I'm doing some Java code. As far as I can tell, Java only has functions that do natural log and base $10$ log. I have a requirement to specify the base. I've seen that doing $\ln x/ \ln b$ is the same as $\log_b x$.

I've done this and it seems to work. I'd like to better understand why though.

  • $\begingroup$ As an example: $\log_{100}(1\phantom,\!000\phantom,\!000)=3$; $\dfrac{\log(1\phantom,\!000\phantom,\!000)}{\log(100)}=\dfrac62=3$. (Using the base-10 logarithm here) $\endgroup$ – Akiva Weinberger May 5 '16 at 20:47

Let $y = \log_b x$. This is the same as $x = b^y$.

If you take the natural logarithm on both sides you get $$\ln x = \ln b^y = y \ln b$$ so that $y = \dfrac{\ln x}{\ln b}$. That is, $$ \log_b x = \frac{\ln x}{\ln b}.$$

  • $\begingroup$ Could you explain why \ln b^y = y \ln b$$. I follow up until that part and after. $\endgroup$ – Jeff May 5 '16 at 19:35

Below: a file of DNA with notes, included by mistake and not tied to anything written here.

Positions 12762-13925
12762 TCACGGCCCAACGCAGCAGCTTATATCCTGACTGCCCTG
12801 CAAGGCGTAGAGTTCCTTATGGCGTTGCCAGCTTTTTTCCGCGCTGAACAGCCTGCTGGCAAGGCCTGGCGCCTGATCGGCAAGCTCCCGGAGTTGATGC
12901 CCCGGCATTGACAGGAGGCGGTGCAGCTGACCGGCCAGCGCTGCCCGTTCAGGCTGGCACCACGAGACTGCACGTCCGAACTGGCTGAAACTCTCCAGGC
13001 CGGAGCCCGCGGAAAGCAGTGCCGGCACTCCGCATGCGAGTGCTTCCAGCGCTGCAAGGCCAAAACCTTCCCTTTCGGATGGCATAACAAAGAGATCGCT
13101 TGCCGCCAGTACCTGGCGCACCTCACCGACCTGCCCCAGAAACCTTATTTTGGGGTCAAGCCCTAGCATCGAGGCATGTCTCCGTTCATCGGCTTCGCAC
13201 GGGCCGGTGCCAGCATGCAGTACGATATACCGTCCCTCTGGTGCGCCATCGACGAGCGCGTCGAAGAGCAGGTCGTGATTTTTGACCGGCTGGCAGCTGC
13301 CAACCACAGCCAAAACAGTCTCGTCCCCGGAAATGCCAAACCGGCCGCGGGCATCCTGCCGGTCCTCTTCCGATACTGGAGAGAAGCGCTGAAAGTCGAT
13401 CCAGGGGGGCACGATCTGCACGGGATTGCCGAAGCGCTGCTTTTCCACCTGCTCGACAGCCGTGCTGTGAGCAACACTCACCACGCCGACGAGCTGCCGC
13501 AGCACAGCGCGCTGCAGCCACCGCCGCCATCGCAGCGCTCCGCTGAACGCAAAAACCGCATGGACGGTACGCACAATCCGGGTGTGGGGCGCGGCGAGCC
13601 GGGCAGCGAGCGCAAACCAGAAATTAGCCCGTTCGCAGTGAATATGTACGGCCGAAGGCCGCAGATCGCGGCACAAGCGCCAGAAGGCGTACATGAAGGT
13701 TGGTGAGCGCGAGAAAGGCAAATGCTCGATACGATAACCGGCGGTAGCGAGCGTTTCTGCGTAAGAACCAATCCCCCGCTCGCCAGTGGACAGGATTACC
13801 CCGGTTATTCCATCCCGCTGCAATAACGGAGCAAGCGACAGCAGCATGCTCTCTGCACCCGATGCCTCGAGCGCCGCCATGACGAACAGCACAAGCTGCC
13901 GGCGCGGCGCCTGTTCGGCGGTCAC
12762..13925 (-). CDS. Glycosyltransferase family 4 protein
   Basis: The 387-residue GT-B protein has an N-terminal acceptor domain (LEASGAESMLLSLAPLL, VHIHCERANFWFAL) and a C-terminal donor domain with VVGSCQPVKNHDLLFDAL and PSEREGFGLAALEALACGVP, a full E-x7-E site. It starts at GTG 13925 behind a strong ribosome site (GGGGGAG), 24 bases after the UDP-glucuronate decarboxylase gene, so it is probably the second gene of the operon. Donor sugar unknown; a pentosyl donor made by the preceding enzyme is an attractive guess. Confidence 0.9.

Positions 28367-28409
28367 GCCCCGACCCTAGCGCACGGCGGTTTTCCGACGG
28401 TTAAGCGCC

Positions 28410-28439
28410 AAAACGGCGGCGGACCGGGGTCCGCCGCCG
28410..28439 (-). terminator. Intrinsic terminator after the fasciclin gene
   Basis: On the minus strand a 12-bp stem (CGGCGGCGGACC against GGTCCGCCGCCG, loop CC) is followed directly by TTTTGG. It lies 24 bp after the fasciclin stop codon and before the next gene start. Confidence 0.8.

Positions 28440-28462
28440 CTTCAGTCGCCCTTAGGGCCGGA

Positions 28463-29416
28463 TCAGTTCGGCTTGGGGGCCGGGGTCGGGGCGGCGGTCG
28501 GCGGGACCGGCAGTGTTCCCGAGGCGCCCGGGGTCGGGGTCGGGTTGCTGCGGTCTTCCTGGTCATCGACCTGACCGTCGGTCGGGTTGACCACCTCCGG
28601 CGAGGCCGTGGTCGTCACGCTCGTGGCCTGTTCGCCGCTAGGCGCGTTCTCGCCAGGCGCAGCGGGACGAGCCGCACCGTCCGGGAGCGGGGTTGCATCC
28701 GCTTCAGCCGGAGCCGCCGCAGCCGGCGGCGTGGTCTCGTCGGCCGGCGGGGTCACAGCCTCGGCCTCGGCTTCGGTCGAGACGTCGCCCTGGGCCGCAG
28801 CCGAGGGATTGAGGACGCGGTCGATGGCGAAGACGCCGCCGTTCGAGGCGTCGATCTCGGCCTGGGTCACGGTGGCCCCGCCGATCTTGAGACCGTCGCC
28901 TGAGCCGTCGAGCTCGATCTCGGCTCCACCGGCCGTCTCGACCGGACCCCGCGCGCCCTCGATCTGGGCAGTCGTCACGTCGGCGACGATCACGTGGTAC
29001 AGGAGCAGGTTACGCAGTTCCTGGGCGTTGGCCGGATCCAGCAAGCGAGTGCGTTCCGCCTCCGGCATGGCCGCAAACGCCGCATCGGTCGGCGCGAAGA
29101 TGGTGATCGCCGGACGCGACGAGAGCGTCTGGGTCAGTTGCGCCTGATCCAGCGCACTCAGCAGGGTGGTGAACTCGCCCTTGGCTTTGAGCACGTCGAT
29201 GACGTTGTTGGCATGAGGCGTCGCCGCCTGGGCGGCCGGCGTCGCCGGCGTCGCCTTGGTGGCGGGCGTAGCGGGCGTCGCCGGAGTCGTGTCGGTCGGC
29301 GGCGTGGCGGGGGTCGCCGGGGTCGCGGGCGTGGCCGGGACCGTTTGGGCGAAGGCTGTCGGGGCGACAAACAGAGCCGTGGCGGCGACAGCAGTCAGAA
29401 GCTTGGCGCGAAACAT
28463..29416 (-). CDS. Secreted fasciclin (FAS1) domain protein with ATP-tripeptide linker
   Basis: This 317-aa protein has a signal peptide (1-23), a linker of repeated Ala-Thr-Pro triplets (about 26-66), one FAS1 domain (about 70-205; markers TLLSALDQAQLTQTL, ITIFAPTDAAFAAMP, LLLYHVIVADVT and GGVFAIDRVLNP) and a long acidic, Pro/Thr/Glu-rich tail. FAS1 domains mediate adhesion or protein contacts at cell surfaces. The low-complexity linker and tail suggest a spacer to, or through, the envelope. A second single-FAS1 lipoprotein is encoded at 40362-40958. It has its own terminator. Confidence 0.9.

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    $\begingroup$ That is one of the laws of logarithms and can be proved in a similar way. If $z = y \ln b$ then $z/y = \ln b$ and $e^{z/y} = b$. Raise both sides to the $y$ power to get $e^z = b^y$ which is the same as $z = \ln b^y$. $\endgroup$ – Umberto P. May 5 '16 at 19:38

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